Below, we’ve included some compensation brackets for different injuries you may claim for following a cut finger at work incident. The brackets are based on the 2022 edition of the Judicial College Guidelines (JCG). Solicitors may check these guidelines to help calculate the value of your injuries when claiming.
We have only included finger injuries in this section, due to the topic of the article. However, the JCG is very detailed and makes reference to a wide range of physical and mental injuries that could be caused by negligence. These figures have been taken from the up-to-date guidelines, published in April 2022.
|Serious – amputation of the tip of the thumb, nerve damage, fracture, etc.
|£12,590 to £16,760
|Moderate – damage to nerves/tendons that impairs sensation and function
|£9,670 to £12,590
|Permanent loss of function, although minor, from severe dislocation or soft tissue injury.
|£6,340 to £7,780
|Ring or middle fingers
|Serious injury resulting in permanent loss of dexterity; also includes total loss of middle finger
|£10,320 to £16,340
|£8,640 to £12,240
|Small movement loss and cold weather discomfort following a serious fracture to the little finger that resulted in surgery.
|In the region of £6,000
|Partial loss, where there is still sensitivity in the remaining tip
|£3,950 to £5,860
Finger Injury At Work – What Else Could I Be Owed?
As we mentioned above, your settlement may also consist of special damages. Special damages are awarded to compensate for the monetary losses you experienced as a result of your finger injury at work.
Below we’ve listed a few examples of the losses that might be included in your compensation for loss of a finger:
- Your lost wages if you required time off work to recover from your injury. This can also include pension contributions.
- Medical expenses, such as prescriptions and bandages.
- Home help, such as the costs of employing a cleaner while you recover.
- Travel costs, including expenses related to attending appointments for your injury.
If you suffered a broken finger at work and would like to know more about compensation, including what you could potentially be awarded, please get in touch with one of the advisors from our team.
If you suffered a finger injury at work and would like to claim compensation, you could do so with legal representation. A solicitor could be funded under the terms of a Conditional Fee Agreement (CFA). A CFA is a type of No Win No Fee funding arrangement.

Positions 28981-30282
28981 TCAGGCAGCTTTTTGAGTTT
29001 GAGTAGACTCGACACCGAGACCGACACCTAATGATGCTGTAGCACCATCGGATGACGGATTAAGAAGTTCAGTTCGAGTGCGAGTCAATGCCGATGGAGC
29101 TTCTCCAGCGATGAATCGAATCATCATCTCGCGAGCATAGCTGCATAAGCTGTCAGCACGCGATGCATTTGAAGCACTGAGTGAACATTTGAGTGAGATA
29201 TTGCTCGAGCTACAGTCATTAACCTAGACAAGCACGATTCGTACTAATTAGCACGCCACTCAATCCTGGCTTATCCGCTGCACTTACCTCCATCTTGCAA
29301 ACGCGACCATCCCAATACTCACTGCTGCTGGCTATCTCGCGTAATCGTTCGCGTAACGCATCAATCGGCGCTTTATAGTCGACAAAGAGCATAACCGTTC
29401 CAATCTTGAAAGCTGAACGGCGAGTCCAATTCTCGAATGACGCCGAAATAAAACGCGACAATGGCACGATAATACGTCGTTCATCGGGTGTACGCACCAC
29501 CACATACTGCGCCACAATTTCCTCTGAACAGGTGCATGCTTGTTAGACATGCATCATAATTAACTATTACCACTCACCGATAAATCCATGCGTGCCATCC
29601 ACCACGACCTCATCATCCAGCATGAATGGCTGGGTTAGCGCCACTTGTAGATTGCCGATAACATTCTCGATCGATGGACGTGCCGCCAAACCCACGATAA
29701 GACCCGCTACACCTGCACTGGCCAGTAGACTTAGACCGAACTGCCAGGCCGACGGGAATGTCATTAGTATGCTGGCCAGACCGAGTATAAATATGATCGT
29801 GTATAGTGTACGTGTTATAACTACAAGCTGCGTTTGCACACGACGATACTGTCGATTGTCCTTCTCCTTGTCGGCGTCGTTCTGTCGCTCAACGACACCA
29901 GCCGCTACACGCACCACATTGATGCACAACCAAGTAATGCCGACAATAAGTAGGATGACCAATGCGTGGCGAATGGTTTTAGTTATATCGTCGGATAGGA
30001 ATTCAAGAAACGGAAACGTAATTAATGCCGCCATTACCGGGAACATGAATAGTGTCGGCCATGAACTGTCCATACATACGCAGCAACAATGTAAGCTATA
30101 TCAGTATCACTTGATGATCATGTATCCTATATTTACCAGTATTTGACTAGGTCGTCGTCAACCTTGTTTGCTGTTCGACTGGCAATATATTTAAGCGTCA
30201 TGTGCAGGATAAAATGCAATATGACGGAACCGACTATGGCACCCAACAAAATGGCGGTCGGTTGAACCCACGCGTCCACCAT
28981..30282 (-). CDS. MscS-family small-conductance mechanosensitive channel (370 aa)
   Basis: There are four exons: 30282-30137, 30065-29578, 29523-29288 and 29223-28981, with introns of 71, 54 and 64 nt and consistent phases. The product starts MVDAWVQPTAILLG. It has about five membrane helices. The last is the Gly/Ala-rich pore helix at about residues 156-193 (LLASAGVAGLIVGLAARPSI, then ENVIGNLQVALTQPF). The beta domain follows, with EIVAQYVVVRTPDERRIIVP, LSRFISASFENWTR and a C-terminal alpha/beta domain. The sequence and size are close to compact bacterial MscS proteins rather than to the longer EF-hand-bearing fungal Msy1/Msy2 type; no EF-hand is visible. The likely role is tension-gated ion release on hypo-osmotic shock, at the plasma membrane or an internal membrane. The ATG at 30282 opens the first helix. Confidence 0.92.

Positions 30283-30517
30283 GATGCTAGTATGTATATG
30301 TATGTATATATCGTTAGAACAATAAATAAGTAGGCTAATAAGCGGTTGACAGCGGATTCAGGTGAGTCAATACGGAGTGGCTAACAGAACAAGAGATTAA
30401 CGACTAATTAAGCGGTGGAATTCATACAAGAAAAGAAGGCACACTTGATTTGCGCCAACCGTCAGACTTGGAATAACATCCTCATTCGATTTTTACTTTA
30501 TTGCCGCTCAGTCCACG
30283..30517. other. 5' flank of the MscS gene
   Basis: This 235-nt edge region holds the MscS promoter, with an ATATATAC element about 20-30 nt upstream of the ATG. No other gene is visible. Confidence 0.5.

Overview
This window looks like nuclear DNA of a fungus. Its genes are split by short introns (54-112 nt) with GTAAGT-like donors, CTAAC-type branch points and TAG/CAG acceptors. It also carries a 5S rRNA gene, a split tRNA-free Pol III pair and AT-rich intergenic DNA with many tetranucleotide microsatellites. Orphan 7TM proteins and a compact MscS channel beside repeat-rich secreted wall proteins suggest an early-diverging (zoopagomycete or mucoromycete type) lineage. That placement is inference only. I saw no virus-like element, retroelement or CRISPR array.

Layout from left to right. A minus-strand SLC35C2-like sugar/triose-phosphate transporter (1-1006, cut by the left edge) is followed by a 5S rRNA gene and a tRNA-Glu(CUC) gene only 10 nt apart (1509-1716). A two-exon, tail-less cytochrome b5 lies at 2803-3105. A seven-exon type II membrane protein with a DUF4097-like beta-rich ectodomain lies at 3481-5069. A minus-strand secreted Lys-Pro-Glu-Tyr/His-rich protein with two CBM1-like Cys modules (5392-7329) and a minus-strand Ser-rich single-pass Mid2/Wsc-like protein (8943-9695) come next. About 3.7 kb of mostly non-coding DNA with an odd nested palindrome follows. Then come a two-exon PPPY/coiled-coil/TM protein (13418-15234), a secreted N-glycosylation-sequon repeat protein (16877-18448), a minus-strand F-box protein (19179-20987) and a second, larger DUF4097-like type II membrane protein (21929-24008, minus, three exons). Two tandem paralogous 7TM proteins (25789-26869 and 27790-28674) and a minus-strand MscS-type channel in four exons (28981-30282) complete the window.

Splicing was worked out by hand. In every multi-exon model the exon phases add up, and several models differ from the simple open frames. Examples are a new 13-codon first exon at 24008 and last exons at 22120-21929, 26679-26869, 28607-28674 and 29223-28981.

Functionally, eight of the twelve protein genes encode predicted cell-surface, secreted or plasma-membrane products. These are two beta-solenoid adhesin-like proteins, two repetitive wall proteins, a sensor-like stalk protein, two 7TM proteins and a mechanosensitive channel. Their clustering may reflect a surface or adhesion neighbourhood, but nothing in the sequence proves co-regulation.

What No Win No Fee means is that your solicitor will not typically charge you an upfront solicitor’s fee when agreeing to represent your cut on hand claim. When a cut on finger claim is successful, a success fee is taken out of the award. The percentage that can be taken is capped by the law. However, should a deep finger cut claim fail, you don’t need to pay your solicitor.
Our advisors are on hand 24/7 to answer any questions you have regarding your cut on hand claim. If it seems like your deep finger cut claim is eligible, you could be connected to a solicitor from our panel.
To get in touch:
We’ve included some extra reading material to help you understand this topic:
- A guide on broken hand claims.
- This guide explains whether you can sue someone for assault.
- Find out more about if you get paid following an injury at work.
- Litigation friends can make a claim the behalf of those who cannot claim themselves
- NHS information on finger pain.
- “How do I clean a wound?” – more NHS information.
We also have some other guides you may find useful:
- Public accident claims hot spots
- Council slip and trip accidents
- Public transport accidents
- How to make a public liability claim
- Making a claim against the council
- Claiming for a pothole injury
- Making a claim against a shop
- Accidents in a public park
- Cycling accident claims
- Claiming for injuries suffered while shopping
We hope our guide on claiming for a cut finger at work has been helpful. If you would like to speak to an advisor for more help, you can get in touch with Public Interest Lawyers using the contact details found within this guide.
Article by AI